- Joel Greenblatt’s fund sold almost all of its GameStop and AMC shares before the meme-stock boom.
- Gotham Asset Management owned as many as 1.2 million GameStop shares and 550,000 AMC shares.
- The value investor could have raked in $US400 ($AU555) million if he hadn’t slashed those holdings.
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Greenblatt is Gotham’s investing co-chief and teaches a value-investing class at Columbia University. His fund first bought into GameStop more than a decade ago, and grew its position in the video-game retailer to 1.2 million shares worth $US41 ($AU57) million at the end of 2014, regulatory filings show. However, it slashed that stake to fewer than 17,000 shares by the end of 2020.
Gotham exited the position in the first quarter of this year, potentially selling its remaining shares for north of $US5 ($AU7) million during the short squeeze. However, if it had kept its 1.2 million shares and sold them when GameStop’s stock price hit $US300 ($AU416) in January, it would have pocketed $US370 ($AU513) million. If it had declined to sell, the stake would be worth $US200 ($AU277) million today – an almost five-fold gain in under seven years.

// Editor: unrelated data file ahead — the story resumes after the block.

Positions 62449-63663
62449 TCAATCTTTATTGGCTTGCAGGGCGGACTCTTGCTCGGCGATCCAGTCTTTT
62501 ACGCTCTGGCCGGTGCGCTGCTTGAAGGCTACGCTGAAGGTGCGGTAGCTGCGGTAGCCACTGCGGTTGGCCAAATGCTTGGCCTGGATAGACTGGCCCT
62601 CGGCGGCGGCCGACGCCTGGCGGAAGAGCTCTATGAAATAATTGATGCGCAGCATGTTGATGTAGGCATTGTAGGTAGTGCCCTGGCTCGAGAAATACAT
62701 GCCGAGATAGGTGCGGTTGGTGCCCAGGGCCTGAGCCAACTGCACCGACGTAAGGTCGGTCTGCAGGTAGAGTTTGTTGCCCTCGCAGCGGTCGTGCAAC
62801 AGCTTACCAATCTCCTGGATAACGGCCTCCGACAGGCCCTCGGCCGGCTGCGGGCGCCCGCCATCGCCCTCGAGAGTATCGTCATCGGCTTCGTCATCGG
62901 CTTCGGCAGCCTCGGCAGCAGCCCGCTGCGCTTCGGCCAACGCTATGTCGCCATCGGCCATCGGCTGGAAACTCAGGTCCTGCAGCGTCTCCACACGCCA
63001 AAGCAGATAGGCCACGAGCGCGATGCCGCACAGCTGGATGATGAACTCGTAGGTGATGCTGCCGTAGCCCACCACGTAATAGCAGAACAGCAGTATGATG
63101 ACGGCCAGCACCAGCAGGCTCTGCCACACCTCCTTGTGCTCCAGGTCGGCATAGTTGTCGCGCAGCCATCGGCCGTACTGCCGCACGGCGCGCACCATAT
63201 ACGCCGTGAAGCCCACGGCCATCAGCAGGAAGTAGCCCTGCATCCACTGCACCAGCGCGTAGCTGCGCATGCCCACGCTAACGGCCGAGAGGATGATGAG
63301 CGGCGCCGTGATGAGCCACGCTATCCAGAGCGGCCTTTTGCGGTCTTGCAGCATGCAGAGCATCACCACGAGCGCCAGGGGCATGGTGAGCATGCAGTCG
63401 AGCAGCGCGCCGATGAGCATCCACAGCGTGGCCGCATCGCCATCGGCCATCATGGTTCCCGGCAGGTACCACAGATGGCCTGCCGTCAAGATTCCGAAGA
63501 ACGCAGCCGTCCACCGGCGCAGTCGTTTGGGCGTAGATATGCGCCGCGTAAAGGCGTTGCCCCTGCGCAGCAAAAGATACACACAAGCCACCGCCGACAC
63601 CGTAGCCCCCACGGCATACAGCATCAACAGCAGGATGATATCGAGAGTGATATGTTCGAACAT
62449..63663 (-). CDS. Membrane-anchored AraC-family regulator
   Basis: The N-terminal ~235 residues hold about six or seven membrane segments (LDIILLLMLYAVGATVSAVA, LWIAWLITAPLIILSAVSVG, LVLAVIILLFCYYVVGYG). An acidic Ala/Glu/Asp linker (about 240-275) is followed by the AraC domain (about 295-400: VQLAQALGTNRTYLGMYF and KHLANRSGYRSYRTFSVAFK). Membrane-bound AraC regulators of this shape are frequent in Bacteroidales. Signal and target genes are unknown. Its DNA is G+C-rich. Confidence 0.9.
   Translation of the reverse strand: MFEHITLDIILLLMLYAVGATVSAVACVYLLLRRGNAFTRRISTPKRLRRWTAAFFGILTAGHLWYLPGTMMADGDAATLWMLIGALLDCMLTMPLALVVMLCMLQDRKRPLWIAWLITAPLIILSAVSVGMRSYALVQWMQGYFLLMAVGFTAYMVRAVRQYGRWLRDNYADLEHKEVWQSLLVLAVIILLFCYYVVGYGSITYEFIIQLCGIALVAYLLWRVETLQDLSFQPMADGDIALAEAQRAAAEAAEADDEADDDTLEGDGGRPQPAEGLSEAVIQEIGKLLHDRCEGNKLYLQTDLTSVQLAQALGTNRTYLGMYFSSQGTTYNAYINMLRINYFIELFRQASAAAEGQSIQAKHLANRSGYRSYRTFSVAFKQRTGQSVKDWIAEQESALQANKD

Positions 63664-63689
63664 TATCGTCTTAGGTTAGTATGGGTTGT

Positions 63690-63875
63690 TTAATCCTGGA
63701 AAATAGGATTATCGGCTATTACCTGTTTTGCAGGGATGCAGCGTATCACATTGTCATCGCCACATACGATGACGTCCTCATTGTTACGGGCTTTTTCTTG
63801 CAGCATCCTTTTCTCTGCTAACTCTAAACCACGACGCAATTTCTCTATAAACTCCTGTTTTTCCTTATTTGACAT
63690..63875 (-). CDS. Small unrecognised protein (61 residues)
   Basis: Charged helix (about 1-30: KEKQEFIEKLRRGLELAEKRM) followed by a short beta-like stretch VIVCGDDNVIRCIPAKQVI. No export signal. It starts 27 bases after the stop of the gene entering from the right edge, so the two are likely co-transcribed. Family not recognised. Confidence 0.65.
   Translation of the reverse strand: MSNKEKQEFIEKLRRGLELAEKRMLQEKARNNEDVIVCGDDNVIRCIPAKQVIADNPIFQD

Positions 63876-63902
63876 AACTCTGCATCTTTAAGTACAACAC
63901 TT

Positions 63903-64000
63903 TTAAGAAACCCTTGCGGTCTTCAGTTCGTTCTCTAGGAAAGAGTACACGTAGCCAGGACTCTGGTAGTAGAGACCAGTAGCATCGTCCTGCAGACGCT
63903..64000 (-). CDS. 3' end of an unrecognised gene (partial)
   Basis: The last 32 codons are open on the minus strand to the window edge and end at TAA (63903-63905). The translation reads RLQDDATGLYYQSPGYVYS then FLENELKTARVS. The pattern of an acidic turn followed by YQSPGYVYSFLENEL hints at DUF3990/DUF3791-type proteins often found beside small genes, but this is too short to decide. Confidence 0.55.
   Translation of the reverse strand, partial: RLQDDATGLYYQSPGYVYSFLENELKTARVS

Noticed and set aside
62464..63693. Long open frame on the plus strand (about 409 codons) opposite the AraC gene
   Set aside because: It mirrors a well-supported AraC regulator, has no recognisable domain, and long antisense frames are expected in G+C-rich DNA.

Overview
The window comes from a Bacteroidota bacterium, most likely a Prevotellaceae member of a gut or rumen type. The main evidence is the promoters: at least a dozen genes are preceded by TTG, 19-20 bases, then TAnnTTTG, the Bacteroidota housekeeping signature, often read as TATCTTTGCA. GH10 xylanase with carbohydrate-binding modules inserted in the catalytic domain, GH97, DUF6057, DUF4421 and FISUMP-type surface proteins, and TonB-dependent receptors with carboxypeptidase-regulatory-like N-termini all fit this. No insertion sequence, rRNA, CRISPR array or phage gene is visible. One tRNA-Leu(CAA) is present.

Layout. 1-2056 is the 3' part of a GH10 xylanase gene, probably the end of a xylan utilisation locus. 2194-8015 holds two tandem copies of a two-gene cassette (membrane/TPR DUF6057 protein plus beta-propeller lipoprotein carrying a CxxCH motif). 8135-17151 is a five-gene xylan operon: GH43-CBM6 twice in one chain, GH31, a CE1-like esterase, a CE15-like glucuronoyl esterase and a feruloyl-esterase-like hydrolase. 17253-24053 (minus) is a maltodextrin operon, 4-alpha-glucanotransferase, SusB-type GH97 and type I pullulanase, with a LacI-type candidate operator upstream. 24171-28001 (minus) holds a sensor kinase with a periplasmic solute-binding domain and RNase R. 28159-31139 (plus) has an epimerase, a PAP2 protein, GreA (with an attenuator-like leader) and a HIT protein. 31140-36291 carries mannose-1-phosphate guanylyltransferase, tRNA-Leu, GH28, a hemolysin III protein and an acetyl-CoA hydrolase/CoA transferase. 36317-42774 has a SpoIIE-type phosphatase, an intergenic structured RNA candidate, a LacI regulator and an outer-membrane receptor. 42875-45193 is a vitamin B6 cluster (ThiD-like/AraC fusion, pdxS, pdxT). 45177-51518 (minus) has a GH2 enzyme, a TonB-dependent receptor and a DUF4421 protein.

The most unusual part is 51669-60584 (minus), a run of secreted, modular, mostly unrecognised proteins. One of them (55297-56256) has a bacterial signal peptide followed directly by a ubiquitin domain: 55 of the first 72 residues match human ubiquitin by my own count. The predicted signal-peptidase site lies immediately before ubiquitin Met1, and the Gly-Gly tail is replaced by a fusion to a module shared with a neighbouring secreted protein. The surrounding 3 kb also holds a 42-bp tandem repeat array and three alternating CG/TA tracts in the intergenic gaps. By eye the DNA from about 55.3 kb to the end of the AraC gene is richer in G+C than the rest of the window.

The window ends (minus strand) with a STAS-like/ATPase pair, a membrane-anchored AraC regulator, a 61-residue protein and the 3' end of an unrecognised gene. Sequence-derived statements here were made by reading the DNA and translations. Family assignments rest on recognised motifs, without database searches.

Greenblatt’s fund also lost out on AMC. It owned around 550,000 of the cinema chain’s shares worth about $US9 ($AU12) million in mid-2018, but steadily reduced that position and only had 7,000 shares left as of June 30 this year. Left intact, its stake would have fetched as much as $US34 ($AU47) million in June when AMC’s stock peaked, and would be worth about $US20 ($AU28) million today.
Gotham’s entire US stock portfolio was worth $US2.4 ($AU3) billion at the end of June, and its largest positions were a $US52 ($AU72) million stake in Microsoft and a $US43 ($AU60) million stake in Amazon. As a result, a $US400 ($AU555) million windfall from GameStop and AMC would have significantly boosted to its performance.
Greenblatt wasn’t the only value investor to miss out on the meme-stock boom this year. Bill Miller’s fund, Miller Value Partners, owned 1.7 million GameStop shares at the end of 2015, but sold over 90% of them by the end of 2020. Its stake would have been worth over $US270 ($AU375) million today.
Similarly, Michael Burry – the investor of “The Big Short” fame who started his Scion Capital hedge fund in 2000 with seed money from Greenblatt – invested in GameStop in 2019, helping to pave the way for the short squeeze this year. He built his stake to 3.4 million shares by April 2020, a holding worth $US560 ($AU777) million today. However, he exited the position in the final quarter of 2020.